ONE of the more extreme recent cases of corporate bribery is that of LafargeHolcim, a giant Swiss-French cement-maker which was accused in 2016 of funnelling money to armed groups controlling roads and checkpoints around a factory in Syria. The firm still cannot be sure who pocketed its payoffs, via middlemen, that were intended to keep its facility running at all costs. The money may well have ended up funding Islamic State terrorists.
The investigation into LafargeHolcim is one sign of a wider change. The era when European firms could talk up lengthy “ethics codes” at home and behave badly abroad is over. Long gone are the days when German law counted bribes paid by the country’s industrial champions as tax-deductible. A spate of scandals in Europe suggest that prosecutors, as well as the politicians who influence how much freedom judicial investigators enjoy, are becoming ever less tolerant of corporate corruption.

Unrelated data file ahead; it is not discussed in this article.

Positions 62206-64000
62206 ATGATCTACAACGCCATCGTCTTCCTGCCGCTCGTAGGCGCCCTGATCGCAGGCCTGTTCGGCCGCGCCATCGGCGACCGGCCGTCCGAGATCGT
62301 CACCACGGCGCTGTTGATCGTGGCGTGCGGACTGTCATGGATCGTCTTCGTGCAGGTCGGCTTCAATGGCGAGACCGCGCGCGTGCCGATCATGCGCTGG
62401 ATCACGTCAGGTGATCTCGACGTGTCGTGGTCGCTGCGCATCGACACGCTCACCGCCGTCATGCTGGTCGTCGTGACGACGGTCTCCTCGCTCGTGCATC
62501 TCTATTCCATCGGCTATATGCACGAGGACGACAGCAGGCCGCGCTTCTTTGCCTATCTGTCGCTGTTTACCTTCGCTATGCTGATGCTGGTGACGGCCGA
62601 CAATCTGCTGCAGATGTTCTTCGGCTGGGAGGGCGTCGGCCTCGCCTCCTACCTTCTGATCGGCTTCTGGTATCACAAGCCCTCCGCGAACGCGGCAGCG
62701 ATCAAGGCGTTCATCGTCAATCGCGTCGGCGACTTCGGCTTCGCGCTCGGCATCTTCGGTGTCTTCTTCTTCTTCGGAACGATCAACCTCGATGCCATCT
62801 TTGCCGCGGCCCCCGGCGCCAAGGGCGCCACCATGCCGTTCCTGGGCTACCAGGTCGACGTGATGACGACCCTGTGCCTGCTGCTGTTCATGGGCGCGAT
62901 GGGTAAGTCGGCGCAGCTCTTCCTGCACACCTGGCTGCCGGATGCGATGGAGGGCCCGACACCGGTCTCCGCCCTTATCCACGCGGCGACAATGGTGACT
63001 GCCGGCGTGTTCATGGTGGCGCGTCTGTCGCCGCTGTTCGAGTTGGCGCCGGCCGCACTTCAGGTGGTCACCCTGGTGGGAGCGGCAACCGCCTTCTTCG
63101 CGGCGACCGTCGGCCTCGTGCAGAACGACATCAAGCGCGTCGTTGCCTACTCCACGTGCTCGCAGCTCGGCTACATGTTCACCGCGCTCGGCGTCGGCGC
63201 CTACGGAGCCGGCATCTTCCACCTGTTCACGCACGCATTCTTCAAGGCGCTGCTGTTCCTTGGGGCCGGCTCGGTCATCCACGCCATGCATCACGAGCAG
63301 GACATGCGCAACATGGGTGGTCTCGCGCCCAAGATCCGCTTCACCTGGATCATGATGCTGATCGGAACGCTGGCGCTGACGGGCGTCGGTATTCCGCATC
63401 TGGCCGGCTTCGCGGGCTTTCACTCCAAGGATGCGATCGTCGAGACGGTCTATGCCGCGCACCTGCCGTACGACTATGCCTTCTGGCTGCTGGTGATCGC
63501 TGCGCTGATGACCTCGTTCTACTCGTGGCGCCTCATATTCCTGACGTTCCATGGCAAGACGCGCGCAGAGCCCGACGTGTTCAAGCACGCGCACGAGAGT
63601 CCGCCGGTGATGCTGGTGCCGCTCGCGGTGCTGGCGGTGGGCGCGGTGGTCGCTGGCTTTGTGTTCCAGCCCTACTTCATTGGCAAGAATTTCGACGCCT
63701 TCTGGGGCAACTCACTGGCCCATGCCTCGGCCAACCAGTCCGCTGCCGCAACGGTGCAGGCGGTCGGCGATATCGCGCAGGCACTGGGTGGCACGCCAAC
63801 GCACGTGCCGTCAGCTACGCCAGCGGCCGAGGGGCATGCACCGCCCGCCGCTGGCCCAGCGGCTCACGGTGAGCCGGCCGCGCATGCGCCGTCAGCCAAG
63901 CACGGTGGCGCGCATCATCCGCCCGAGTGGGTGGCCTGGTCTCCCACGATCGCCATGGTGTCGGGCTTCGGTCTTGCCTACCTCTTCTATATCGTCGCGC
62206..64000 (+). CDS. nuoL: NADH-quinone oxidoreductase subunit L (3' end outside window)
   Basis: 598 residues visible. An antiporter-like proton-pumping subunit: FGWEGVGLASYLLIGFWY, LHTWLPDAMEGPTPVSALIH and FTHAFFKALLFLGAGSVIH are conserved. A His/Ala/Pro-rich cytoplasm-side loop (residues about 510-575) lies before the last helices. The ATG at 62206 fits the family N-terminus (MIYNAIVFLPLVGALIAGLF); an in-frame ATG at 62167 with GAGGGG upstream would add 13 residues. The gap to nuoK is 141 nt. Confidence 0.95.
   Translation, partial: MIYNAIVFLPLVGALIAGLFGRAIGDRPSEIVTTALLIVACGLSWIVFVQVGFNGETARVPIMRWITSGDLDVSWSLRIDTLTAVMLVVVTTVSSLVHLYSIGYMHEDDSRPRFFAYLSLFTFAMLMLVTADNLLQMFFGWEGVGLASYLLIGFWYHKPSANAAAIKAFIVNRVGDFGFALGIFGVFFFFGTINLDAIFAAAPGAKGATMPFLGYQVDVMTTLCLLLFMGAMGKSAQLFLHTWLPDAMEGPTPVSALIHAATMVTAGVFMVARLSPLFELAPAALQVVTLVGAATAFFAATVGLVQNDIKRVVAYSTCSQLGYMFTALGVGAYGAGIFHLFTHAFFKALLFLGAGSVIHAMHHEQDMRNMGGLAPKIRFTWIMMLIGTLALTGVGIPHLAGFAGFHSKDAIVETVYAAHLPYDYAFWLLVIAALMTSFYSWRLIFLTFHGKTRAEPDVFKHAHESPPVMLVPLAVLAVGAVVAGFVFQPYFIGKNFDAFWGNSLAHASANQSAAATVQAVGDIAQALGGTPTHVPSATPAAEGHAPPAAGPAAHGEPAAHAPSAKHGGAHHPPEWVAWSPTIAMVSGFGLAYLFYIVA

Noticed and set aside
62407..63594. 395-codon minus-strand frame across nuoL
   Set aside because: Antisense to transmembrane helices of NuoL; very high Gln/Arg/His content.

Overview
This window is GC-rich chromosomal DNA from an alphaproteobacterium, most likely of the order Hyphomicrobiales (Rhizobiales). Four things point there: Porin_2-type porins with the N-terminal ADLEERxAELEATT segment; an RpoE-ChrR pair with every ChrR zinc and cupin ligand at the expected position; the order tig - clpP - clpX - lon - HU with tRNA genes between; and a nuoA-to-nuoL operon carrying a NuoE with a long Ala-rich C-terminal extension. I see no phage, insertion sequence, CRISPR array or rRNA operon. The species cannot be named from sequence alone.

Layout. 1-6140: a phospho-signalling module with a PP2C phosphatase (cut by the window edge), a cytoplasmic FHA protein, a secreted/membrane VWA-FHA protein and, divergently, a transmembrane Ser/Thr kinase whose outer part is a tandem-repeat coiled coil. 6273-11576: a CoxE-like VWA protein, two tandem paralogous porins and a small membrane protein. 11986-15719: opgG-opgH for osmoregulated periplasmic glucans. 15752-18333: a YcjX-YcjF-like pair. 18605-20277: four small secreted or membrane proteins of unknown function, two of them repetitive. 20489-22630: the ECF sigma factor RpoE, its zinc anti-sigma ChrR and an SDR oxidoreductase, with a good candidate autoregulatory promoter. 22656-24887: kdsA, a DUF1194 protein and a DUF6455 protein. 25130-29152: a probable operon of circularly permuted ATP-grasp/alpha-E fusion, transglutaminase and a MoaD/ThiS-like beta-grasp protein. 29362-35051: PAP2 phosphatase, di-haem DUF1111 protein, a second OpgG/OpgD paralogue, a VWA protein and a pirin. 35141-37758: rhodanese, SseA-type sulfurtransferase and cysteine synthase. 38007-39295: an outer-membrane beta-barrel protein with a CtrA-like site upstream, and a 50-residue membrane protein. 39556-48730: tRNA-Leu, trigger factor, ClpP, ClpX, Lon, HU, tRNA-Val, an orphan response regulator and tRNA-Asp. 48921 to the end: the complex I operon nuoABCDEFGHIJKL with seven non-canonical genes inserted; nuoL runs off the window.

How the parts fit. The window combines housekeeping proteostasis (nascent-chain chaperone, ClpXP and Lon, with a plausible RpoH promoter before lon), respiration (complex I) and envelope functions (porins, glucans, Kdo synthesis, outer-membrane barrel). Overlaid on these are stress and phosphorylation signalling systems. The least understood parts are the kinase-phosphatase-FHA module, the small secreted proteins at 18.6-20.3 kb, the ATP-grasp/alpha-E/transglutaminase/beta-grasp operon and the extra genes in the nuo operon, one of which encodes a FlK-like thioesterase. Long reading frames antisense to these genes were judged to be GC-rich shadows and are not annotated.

Another big firm under pressure is Novartis, a Swiss drugmaker….Continue reading